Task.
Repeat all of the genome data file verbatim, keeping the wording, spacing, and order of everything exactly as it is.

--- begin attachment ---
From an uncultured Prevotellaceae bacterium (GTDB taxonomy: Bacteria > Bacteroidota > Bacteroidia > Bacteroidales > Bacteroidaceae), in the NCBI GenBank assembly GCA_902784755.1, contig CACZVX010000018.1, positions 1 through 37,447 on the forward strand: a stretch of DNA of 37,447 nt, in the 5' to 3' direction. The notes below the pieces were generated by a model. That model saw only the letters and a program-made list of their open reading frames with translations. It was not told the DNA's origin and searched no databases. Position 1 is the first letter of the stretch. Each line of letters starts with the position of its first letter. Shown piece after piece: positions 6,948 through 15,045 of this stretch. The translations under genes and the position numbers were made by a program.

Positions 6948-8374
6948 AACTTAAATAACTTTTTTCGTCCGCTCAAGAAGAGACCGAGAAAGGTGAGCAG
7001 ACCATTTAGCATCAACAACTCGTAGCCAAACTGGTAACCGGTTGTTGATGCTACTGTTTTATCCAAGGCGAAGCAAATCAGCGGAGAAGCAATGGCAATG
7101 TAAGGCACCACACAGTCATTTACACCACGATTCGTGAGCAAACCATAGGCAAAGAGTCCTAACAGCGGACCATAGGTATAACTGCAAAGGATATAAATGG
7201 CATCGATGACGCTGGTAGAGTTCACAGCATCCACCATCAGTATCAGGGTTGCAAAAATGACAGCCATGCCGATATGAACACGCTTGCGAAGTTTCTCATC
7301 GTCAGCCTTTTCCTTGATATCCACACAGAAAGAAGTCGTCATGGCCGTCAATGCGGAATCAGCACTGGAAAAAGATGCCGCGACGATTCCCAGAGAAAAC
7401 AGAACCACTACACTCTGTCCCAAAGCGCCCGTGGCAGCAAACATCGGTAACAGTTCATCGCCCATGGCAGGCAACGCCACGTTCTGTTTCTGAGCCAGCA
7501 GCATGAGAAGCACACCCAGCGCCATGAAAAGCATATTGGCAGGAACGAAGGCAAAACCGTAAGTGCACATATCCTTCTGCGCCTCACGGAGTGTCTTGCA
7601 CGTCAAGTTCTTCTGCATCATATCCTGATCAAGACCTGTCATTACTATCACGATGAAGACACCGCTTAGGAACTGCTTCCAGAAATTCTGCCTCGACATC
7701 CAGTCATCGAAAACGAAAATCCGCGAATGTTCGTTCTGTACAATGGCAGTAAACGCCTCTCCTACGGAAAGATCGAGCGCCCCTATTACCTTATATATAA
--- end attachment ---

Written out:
From an uncultured Prevotellaceae bacterium (GTDB taxonomy: Bacteria > Bacteroidota > Bacteroidia > Bacteroidales > Bacteroidaceae), in the NCBI GenBank assembly GCA_902784755.1, contig CACZVX010000018.1, positions 1 through 37,447 on the forward strand: a stretch of DNA of 37,447 nt, in the 5' to 3' direction. The notes below the pieces were generated by a model. That model saw only the letters and a program-made list of their open reading frames with translations. It was not told the DNA's origin and searched no databases. Position 1 is the first letter of the stretch. Each line of letters starts with the position of its first letter. Shown piece after piece: positions 6,948 through 15,045 of this stretch. The translations under genes and the position numbers were made by a program.

Positions 6948-8374
6948 AACTTAAATAACTTTTTTCGTCCGCTCAAGAAGAGACCGAGAAAGGTGAGCAG
7001 ACCATTTAGCATCAACAACTCGTAGCCAAACTGGTAACCGGTTGTTGATGCTACTGTTTTATCCAAGGCGAAGCAAATCAGCGGAGAAGCAATGGCAATG
7101 TAAGGCACCACACAGTCATTTACACCACGATTCGTGAGCAAACCATAGGCAAAGAGTCCTAACAGCGGACCATAGGTATAACTGCAAAGGATATAAATGG
7201 CATCGATGACGCTGGTAGAGTTCACAGCATCCACCATCAGTATCAGGGTTGCAAAAATGACAGCCATGCCGATATGAACACGCTTGCGAAGTTTCTCATC
7301 GTCAGCCTTTTCCTTGATATCCACACAGAAAGAAGTCGTCATGGCCGTCAATGCGGAATCAGCACTGGAAAAAGATGCCGCGACGATTCCCAGAGAAAAC
7401 AGAACCACTACACTCTGTCCCAAAGCGCCCGTGGCAGCAAACATCGGTAACAGTTCATCGCCCATGGCAGGCAACGCCACGTTCTGTTTCTGAGCCAGCA
7501 GCATGAGAAGCACACCCAGCGCCATGAAAAGCATATTGGCAGGAACGAAGGCAAAACCGTAAGTGCACATATCCTTCTGCGCCTCACGGAGTGTCTTGCA
7601 CGTCAAGTTCTTCTGCATCATATCCTGATCAAGACCTGTCATTACTATCACGATGAAGACACCGCTTAGGAACTGCTTCCAGAAATTCTGCCTCGACATC
7701 CAGTCATCGAAAACGAAAATCCGCGAATGTTCGTTCTGTACAATGGCAGTAAACGCCTCTCCTACGGAAAGATCGAGCGCCCCTATTACCTTATATATAA